Auto congestion and pollution is an ongoing dilemma for Europes cities, but small electric automated CyberCars that run on the existing urban infrastructure promise to make Europes crowded capitals cleaner, safer, and easier to manoeuvre.
The development and adoption of vehicles running autonomously without a driver on city streets at low speed (up to 30 km/h at the moment), while avoiding fixed and mobile obstacles, is the goal of IST-project CYBERCAR. This concept of using automobiles in a public system evolved out of car-sharing in Switzerland and Germany, where a small fleet of cars is shared among a large number of users, who can even take a car at both ends of a train trip.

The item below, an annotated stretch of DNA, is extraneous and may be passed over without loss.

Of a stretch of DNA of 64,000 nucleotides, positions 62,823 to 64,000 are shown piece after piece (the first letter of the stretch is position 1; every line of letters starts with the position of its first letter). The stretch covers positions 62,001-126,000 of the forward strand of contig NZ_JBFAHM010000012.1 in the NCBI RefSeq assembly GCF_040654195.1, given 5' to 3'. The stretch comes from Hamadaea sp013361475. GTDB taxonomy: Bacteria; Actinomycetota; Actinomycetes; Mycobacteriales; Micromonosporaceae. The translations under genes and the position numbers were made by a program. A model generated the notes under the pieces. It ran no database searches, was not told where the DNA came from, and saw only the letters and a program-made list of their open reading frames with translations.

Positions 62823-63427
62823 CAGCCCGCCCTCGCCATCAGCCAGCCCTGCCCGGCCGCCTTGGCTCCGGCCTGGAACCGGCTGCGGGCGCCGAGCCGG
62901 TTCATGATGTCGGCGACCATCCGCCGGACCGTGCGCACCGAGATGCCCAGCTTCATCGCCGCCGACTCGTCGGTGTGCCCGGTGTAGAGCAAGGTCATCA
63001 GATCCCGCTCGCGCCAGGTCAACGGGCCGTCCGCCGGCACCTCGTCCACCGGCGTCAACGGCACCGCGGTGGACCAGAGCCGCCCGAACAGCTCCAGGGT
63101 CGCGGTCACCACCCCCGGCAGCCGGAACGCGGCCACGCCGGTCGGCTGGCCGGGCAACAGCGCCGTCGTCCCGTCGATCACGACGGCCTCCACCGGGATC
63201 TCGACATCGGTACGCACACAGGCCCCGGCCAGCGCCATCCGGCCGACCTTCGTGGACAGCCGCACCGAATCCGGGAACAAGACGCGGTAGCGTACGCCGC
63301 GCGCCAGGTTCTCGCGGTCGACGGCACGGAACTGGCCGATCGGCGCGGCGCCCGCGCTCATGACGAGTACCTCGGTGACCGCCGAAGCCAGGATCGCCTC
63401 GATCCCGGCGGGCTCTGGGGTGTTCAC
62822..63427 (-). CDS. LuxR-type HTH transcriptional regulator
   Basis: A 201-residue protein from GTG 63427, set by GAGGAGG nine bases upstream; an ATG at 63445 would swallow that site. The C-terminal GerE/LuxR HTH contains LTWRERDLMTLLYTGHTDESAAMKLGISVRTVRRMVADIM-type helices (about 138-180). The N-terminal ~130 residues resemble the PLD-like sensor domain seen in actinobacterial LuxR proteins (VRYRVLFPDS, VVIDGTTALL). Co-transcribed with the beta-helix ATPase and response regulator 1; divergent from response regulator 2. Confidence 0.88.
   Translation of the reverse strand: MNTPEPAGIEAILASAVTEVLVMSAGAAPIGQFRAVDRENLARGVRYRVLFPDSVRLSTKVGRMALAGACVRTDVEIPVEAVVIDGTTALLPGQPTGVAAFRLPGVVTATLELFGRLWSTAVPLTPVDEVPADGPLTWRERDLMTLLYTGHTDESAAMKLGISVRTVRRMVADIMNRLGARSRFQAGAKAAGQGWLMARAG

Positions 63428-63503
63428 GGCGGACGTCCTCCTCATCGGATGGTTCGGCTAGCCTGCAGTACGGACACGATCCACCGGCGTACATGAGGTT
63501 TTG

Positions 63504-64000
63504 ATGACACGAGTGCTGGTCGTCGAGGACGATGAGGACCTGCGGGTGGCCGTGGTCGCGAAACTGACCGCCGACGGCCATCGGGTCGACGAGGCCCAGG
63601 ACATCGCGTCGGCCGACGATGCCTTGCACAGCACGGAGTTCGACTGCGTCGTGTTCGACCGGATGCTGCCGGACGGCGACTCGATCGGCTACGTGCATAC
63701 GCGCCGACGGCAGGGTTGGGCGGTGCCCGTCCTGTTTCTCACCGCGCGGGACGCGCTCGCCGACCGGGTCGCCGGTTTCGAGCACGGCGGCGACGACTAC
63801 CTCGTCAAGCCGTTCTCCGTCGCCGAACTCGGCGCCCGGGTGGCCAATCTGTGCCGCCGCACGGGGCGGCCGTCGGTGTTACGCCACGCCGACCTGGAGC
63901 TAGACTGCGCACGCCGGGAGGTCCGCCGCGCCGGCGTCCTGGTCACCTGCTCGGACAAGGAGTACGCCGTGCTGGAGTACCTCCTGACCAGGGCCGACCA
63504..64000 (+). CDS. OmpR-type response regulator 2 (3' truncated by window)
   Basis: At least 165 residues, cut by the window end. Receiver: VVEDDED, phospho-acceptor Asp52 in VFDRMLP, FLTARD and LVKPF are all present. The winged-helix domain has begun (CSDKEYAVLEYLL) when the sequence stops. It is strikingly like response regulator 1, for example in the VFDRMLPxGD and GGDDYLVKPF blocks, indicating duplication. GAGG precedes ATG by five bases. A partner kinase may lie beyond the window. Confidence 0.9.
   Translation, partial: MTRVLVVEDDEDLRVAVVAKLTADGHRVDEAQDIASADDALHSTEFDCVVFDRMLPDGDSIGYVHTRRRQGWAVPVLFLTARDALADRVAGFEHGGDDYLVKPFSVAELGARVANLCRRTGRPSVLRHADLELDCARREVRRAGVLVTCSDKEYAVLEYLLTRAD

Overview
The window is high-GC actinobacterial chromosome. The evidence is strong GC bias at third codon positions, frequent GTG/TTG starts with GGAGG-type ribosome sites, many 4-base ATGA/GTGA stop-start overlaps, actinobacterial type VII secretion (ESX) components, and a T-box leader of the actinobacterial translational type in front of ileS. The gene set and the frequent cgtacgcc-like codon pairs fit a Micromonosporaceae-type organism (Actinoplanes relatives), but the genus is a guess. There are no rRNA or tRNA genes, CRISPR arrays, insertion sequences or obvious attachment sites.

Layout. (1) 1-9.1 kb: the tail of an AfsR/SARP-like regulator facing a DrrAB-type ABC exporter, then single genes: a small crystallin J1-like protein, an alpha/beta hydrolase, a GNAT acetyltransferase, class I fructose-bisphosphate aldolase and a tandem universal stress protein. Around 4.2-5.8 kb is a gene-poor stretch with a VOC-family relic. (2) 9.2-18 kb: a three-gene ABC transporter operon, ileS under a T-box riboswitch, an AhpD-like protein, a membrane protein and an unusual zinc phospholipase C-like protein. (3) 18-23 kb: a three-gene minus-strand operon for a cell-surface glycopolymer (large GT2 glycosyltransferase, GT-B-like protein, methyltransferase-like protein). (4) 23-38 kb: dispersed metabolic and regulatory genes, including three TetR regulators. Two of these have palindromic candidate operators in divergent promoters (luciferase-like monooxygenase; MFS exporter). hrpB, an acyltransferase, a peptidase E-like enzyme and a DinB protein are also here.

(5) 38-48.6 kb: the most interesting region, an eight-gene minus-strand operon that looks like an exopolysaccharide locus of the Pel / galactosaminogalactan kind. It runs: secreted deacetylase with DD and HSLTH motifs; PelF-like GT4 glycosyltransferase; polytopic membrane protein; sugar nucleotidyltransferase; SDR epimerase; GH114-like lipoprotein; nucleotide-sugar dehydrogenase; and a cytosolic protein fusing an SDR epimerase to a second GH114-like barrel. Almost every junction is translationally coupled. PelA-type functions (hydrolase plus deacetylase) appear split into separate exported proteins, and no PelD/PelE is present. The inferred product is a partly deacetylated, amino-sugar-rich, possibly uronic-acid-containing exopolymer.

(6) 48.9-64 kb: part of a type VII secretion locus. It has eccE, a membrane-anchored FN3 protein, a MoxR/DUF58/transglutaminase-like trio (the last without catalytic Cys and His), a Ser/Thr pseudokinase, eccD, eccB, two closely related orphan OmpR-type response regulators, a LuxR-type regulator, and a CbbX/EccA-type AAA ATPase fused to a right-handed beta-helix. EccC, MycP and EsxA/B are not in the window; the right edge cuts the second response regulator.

However, this system works well only in specific areas where the demand is properly structured and does not offer door-to-door service. Now, automated vehicles are appearing that have driving capabilities on an existing road infrastructure with a right of way (such as a dedicated bus-lane) and can be put in platoons for collection. The project foresees dual-mode versions of these vehicles, which also allow for manual driving in order to run among normal traffic, being applied to private vehicles. For a fee, users would have access rights, and the clean fuel vehicles would be parked automatically and their speed controlled, improving the mobility and quality of life in urban areas.
Tara Morris | IST Results
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